Given the Permanent Portfolio has yielded similar returns (over 9%) to riskier portfolios consisting primarily of equities and has never suffered a major drop, it stands to reason that it is superior to other more volatile portfolios and would also be an acceptable approach for shorter investment time horizons of only a few years. For example, in 2008 it fell only 0.7% due to the strength in bonds and to a lesser extent, cash and gold while other equity based portfolios would have lost ~30% of their value.

I've only been on this site for a week and I'm sure that there are plenty of holes in my thinking. It would be great to get others thoughts on this Portfolio and why they have chosen their portfolio over it.

Below is a more information on the Permanent Portfolio for those that would like to read up on it...
http://crawlingroad.com/blog/2008/12/22/permanent-portfolio-historical-returns/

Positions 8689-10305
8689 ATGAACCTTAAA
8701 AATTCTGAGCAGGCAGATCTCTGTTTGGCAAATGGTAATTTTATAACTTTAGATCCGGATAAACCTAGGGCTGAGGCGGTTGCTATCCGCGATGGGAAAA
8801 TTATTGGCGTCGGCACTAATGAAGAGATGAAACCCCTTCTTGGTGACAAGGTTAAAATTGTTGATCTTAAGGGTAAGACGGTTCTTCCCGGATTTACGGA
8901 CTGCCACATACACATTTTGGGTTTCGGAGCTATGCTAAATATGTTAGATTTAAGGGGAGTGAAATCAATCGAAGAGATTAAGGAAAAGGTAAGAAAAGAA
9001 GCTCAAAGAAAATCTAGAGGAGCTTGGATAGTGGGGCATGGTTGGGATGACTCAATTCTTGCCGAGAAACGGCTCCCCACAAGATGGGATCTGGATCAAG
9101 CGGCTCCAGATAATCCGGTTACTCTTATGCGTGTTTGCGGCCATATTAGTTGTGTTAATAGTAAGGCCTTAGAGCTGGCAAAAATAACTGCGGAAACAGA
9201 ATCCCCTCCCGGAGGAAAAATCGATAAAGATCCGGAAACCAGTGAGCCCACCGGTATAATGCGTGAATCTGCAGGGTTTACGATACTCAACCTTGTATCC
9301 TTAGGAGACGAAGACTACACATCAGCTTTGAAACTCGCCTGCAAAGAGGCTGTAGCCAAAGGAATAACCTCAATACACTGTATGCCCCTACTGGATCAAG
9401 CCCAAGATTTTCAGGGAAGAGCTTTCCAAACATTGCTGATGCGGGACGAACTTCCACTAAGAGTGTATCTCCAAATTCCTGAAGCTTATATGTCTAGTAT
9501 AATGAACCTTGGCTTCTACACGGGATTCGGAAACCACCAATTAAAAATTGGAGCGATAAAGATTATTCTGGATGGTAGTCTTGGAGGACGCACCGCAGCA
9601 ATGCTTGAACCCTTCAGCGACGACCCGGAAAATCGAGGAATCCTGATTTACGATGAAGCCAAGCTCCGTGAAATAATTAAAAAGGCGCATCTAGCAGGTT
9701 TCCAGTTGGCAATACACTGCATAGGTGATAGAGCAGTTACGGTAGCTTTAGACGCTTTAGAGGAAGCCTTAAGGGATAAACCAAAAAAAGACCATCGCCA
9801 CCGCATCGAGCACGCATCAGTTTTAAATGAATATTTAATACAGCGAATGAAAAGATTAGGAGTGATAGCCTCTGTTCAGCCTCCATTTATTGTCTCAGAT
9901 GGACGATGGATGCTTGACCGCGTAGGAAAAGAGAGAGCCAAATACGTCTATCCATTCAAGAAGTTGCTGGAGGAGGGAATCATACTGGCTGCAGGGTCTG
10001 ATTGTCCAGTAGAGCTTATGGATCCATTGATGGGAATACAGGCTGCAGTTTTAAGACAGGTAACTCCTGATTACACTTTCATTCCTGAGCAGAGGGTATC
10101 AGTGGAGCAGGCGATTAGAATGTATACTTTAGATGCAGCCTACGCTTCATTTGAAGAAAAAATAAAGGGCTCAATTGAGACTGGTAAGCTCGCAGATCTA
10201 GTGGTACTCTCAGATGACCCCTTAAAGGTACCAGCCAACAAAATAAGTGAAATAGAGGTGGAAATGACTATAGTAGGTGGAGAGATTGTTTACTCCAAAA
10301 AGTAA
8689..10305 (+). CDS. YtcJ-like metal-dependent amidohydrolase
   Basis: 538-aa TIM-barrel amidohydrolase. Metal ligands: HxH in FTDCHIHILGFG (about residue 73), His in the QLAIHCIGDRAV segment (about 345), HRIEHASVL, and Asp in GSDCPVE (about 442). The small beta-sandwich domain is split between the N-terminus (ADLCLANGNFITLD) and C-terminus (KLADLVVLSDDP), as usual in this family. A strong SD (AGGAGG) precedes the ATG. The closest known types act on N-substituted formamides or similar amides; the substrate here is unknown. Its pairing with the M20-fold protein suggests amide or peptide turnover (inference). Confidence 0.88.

LFKB,

I think a simple traditional portfolio of stocks and bonds is superior to the Permanent Portfolio, assuming the traditional portfolio takes advantage of the expected sources of stock & bond return. More specifically, we know over time that smaller and more value oriented stocks have had higher-than-market returns with less than perfect correlation with large growth companies. The same is true in non-US markets, with even better diversification. In the bond markets, 5yr maturities have been optimal, and sticking with government bonds has been most effective at reducing portfolio risk.